New treatment for varicose veins

October 22, 2010 8:46:53 PM PDT
Whether they are due to pregnancy, being on their feet a lot, or heredity, varicose veins are an annoying problem for women. Twice as many women have them as men. If you've always wondered how to get rid of them, but shied away from surgery, or other invasive measures, there's a new option. It's quick, has little discomfort, and is affordable.

Ronnie Whyte's life doesn't have a slow gear. Her workday as a nurse and administrator keeps her on her feet. In her spare time, she's on the go, too, riding and having fun with the Jersey Girls motorcycle enthusiasts. Running keeps her body fit, but spider veins, and a swollen, twisting vein keeps Ronnie self-conscious about wearing skirts and shorts.

"I'm just embarrassed by the bulging vein," she said. "I feel that everyone looks at it."

After checking out several options, Ronnie decided to go to Dr. Steve Davis for a recently approved product called Asclera. Its prime ingredient, polidocanol, has been used for decades.

"This agent, in different forms, has shown up in creams, ointments, all topical type of anesthetic products, even things for bee stings or burns," Dr. Davis said.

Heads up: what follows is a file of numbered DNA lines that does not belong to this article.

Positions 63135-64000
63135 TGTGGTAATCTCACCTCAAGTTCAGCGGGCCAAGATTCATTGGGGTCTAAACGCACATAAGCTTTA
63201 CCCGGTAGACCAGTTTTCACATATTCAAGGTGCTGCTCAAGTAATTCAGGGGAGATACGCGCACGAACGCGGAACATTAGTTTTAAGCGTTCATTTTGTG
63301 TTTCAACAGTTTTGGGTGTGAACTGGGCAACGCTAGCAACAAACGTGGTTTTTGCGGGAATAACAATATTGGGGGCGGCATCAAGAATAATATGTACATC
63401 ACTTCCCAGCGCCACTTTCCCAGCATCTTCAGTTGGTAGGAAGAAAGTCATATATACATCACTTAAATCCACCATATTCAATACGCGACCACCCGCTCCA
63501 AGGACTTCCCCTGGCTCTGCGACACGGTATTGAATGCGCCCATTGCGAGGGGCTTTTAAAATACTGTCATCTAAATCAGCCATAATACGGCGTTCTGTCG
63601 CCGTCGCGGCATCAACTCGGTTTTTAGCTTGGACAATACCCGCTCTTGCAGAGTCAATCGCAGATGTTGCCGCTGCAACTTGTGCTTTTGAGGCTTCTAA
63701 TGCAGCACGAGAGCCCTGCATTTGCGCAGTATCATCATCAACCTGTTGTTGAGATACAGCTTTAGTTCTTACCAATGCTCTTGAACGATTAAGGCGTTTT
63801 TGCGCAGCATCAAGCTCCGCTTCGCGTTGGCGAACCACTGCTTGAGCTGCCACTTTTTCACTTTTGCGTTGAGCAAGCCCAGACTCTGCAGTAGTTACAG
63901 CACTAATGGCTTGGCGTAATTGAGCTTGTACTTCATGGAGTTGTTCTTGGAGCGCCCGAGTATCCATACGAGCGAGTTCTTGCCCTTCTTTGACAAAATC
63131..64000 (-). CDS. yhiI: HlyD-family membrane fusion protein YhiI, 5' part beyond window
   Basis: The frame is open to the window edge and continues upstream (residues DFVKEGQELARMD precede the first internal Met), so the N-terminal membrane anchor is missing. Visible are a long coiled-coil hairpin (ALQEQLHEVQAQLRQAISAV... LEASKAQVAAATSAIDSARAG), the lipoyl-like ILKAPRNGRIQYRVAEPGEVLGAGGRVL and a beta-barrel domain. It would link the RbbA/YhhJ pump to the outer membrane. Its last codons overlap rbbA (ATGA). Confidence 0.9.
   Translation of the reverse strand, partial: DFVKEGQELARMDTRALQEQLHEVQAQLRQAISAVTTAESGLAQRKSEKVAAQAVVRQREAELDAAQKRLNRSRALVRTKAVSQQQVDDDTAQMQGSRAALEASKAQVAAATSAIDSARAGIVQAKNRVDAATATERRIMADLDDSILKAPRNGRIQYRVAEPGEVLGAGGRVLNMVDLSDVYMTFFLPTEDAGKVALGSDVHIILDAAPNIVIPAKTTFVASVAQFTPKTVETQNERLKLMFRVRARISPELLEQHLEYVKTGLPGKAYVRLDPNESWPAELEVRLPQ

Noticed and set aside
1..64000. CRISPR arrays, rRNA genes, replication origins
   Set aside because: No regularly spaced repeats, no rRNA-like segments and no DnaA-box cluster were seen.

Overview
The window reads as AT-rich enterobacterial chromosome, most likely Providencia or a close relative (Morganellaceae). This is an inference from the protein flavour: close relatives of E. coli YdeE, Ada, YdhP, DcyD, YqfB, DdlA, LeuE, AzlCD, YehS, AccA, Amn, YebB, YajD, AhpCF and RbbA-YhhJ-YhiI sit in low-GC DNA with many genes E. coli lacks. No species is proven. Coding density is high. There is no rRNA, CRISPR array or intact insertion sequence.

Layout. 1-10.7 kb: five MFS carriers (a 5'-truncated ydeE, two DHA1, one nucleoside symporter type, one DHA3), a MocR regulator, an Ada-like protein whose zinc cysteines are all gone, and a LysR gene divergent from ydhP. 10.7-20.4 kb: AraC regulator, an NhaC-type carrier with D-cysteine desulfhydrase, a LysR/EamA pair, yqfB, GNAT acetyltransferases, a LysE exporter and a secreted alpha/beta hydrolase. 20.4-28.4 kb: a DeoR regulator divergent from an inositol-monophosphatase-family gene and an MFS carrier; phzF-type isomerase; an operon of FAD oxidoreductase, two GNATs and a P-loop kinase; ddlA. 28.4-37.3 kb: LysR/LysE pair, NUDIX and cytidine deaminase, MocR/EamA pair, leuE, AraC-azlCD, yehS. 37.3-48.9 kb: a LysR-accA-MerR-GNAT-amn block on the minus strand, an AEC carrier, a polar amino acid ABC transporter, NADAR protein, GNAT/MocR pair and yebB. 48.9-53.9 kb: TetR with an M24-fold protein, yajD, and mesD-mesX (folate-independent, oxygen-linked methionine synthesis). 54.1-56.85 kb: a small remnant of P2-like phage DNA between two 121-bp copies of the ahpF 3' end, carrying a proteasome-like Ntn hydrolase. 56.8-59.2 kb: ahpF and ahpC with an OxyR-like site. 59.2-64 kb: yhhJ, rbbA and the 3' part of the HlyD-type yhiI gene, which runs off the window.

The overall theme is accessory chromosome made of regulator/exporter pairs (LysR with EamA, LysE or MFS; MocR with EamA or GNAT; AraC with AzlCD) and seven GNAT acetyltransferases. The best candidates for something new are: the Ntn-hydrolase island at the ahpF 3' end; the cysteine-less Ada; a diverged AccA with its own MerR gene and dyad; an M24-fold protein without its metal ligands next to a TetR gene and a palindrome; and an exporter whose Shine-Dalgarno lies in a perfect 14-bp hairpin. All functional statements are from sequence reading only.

Varicose veins occur when the valves in those blood vessels weaken, and blood pools, making the vein bulge.

For years, doctors have made smaller varicose veins go away, by injecting compounds into them. The compounds damage the vessel walls, shutting them down and diverting the blood to healthier veins. But those compounds have had a major drawback.

"There's a burning, and then there's a traveling effect of that discomfort," said Dr. Davis.

Since Asclera's prime ingredient is an anesthetic, there's less discomfort.

"There's no downtime to this at all," he said.

Dr. Davis starts the treatment with the bulging vein on the front of Ronnie's leg. It takes about 15 minutes to treat all of the spots on Ronnie's legs. The injections can cause some local bruising. And the veins can turn darker for a few weeks until the pooled blood dissipates.

In rare cases, polidocanol can cause allergic reactions, such as a rash, swelling or difficulty breathing.

And if you've ever had a stroke or blood clots, Asclera might not be for you.

After the treatment, Dr. Davis wraps Ronnie's legs with an elastic bandage. Then she heads back to work. Two weeks later, Ronnie's lower leg was smooth, with no sign of where the varicose vein was.

Now, she's as busy as before, but feeling better about her looks.

Dr. Davis says Asclera treatments range from $350 to $700, depending how many injections are needed. And sometimes, a second treatment is needed about a month later to eliminate the veins. However, he believes Asclera will soon replace other injectables already on the market.


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